March 11, 2020


Reading any further will reveal one of the unexpected twists in the first 50 pages of the Matamoros novel. But what I want to talk about here is the song I wrote about that character, Teddy Beale, for the Matamoros CD.

Teddy is the Corporal of the Guard at the U.S. Embassy in Matamoros, a sentry in the compound for the diplomatic mission led by Union Ambassador Leonard Pierce. Pierce himself was an interesting guy, more of a spymaster than diplomat; and chiefly in charge of organizing private armies to make cross-river raids on the Confederate troops stationed at Fort Brown.

Pierce’s main efforts in this regard involved coordinating with Juan Cortina, the Mexican guerrero who fought against the U.S. Cavalry and the Texas Rangers during the Mexican-American War. Cortina always wanted Texas back after that, and so was happy to make common cause with Pierce, fighting the Texas Rangers again. He considered himself a revolutionary, while the Rangers just called him a bandit.

Teddy Beale’s life, though less grand scale, was no less complicated. Because Teddy was actually a woman, posing as a man, to fight in the Union Army. There were hundreds of cross-dressing women like Teddy during the Civil War, and they joined up for a variety of reasons. Some to be with their husbands or fiancés, some for adventure, some because it was the only way not to starve; and some because they were abolitionists, they believed in the Union cause. That was Teddy’s reason.

I created her from an amalgam of several actual secret women soldiers, whose journals or biographies I read in the archives of the Brownsville Historical Association and the University of Texas Rio Grande Valley. But I gave Teddy her own unique voice.


And I made her song about some of the two worlds she embodies, but we all share. Male/female, life/death, good/bad, proud/modest. I played with this theme lyrically in several verses – as when she treads that fine line between life and death (“With a foot in two worlds I flew.”)

But I also tried to manifest this bicameral idea musically, as in the line, “There’s always two worlds in the hearts of men,” when I raised the volume of the harmonizing female voice (the exquisite Shawn Thies) to equal the voice of the male lead (me).


In the song, as in life, I think men, so characteristically intent on rushing into battle with single-minded fervor, have much to learn from women, who often have a more nuanced understanding of those “two worlds in the hearts of men.”

I’ve got the lyrics below, and below that a link to the track, to listen to.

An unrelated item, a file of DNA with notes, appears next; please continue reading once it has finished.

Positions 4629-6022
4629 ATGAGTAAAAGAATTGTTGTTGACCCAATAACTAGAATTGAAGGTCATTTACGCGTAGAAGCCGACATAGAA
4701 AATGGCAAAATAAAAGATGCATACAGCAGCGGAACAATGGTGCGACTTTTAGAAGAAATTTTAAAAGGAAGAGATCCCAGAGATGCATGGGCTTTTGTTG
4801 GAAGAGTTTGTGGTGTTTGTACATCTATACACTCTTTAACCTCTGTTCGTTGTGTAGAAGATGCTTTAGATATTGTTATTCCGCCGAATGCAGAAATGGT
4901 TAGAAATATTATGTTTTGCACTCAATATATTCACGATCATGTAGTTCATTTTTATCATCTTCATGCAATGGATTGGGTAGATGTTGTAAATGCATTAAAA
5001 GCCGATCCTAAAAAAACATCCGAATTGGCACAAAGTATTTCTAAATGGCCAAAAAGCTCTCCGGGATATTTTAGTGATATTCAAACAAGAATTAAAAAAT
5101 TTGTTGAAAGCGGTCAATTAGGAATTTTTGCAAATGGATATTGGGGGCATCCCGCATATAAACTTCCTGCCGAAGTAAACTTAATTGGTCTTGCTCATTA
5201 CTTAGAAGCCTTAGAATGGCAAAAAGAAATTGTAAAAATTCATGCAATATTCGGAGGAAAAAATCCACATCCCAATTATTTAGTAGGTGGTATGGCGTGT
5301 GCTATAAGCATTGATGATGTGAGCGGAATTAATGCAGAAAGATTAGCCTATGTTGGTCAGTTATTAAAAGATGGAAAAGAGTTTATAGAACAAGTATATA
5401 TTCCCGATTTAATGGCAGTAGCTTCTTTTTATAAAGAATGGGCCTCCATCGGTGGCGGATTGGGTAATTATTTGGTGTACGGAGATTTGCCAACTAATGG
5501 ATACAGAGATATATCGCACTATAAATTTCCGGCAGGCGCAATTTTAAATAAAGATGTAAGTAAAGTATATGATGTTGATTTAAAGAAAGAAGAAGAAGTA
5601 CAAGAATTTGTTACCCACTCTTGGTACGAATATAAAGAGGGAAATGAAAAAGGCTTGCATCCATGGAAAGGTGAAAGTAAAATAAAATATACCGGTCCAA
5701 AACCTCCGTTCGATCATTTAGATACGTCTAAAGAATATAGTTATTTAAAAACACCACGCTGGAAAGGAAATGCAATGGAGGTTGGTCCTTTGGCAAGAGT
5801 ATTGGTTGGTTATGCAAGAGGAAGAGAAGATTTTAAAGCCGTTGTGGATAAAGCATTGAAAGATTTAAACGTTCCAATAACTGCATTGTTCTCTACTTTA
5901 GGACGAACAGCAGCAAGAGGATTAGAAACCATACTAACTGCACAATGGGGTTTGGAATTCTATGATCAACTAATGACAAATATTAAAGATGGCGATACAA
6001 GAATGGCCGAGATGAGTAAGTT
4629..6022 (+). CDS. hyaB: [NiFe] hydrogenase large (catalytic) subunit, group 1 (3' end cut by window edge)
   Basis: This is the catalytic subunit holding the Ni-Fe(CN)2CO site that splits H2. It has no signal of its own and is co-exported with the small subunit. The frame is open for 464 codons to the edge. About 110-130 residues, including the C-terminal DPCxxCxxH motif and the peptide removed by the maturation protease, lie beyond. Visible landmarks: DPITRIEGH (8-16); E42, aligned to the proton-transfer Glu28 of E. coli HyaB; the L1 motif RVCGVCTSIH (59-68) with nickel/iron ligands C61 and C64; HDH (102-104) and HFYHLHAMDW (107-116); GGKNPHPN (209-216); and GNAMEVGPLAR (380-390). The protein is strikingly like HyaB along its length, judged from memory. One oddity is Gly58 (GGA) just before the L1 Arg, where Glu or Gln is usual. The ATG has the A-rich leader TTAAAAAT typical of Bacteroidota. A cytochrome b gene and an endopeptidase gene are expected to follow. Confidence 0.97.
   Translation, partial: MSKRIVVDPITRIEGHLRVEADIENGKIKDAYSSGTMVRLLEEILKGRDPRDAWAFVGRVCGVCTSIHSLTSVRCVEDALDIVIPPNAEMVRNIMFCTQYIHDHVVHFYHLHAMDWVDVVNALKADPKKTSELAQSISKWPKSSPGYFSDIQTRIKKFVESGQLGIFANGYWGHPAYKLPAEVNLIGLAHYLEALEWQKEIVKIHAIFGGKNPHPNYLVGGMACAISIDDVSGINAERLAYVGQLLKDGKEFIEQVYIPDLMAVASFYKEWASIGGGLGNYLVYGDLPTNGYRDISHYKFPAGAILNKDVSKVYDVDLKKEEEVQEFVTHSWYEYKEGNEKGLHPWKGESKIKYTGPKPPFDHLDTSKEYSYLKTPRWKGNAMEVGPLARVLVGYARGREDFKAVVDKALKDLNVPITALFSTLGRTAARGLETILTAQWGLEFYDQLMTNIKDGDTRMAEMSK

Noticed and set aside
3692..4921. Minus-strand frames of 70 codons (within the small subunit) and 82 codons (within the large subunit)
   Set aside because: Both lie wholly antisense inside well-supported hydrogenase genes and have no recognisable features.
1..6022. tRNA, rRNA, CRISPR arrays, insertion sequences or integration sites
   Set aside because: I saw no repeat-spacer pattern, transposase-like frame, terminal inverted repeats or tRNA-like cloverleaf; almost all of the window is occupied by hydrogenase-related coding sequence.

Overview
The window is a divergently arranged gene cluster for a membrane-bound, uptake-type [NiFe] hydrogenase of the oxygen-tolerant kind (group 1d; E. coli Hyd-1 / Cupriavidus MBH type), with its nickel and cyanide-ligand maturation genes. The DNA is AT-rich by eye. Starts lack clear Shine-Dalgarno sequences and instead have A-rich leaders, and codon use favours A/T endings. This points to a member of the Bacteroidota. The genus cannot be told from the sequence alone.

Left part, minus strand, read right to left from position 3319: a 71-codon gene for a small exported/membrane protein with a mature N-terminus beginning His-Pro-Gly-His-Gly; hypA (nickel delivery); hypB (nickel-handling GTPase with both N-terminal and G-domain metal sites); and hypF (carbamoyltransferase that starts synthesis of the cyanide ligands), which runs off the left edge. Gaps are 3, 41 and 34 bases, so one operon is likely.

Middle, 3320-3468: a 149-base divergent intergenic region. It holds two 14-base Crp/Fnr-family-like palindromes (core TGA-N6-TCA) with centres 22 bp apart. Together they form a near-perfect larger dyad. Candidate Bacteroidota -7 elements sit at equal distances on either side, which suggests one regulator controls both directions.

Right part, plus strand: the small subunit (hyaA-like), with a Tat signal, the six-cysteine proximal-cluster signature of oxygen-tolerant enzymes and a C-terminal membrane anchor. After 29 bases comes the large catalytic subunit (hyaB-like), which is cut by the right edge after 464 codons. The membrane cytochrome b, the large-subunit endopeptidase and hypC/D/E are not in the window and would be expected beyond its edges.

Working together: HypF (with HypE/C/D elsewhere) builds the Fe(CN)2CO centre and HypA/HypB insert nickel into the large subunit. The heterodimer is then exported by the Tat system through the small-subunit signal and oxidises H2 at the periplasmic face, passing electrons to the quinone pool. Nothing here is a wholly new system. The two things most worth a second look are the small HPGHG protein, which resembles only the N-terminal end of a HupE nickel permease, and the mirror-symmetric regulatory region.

Teddy Two-Worlds

My name’s Teddy Beale.

But that ain’t really so real

I was born Theodora but no gentlewoman nor a goodwife was I e’er meant to be

So I enlisted in the army of Abraham Lincoln in the fight against slavery.

I detested the idea of slavery.


I was proud to wear the Union Blue,

Stayed dressed in camp so nobody knew.

But mounted, with my rifle, well nobody ever trifled with me, small though I may be,

And I acquitted myself by the grace of God with a measure of bravery.

Please pardon my immodesty.


Was on the Red River Campaign,

Cannonballs fallin’ like rain.

Strewn on the field of battle like 1000 slaughtered cattle lay those dead boys I once knew,

And I floated above them, like a psalm on the air,

Like smoke from a slow burning book of prayer,

Like a spirit that had no more burdens to bear,

for a time I must’ve been dead too.

With a foot in two worlds I flew; and


Yes, I’ve seen the other side,

The water isn’t so wide,

It’s just a gentle river, like a summertime deliverance for all the folks who’ve died

And the current in the water makes an everchanging border where the shoreline touches the tide

That’s where I abide.


I’m Teddy Two-Worlds – said and done.

Of wise words and truths I have none.

But if all the two worlds of my life were lined up from here to the sun,

I’d make those two worlds one.


My mother was full Cheyenne,

Daddy won her in a gamblin’ den

From a God-preachin’ slaver who said he’d bought her just to save her from a brimstone Godless end,

So my folks taught me early in life that there’s always two worlds in the hearts of men.

Lemme hear an amen.


I’ll sing a holy hymn for us, night after night after night

‘Til I get right


Now the desert air is clear,

Man or woman, it don’t matter out here,

I know the war took its toll but my cottonmouth soul seeks reflection in this desert mirror

Guess I’ll just wander the sands of these desolate lands ‘til one day my dry bones disappear,

Talkin’ ‘bout crossin’ the two-worlds frontier.

I’m Teddy Two-Worlds, and I’m gone.

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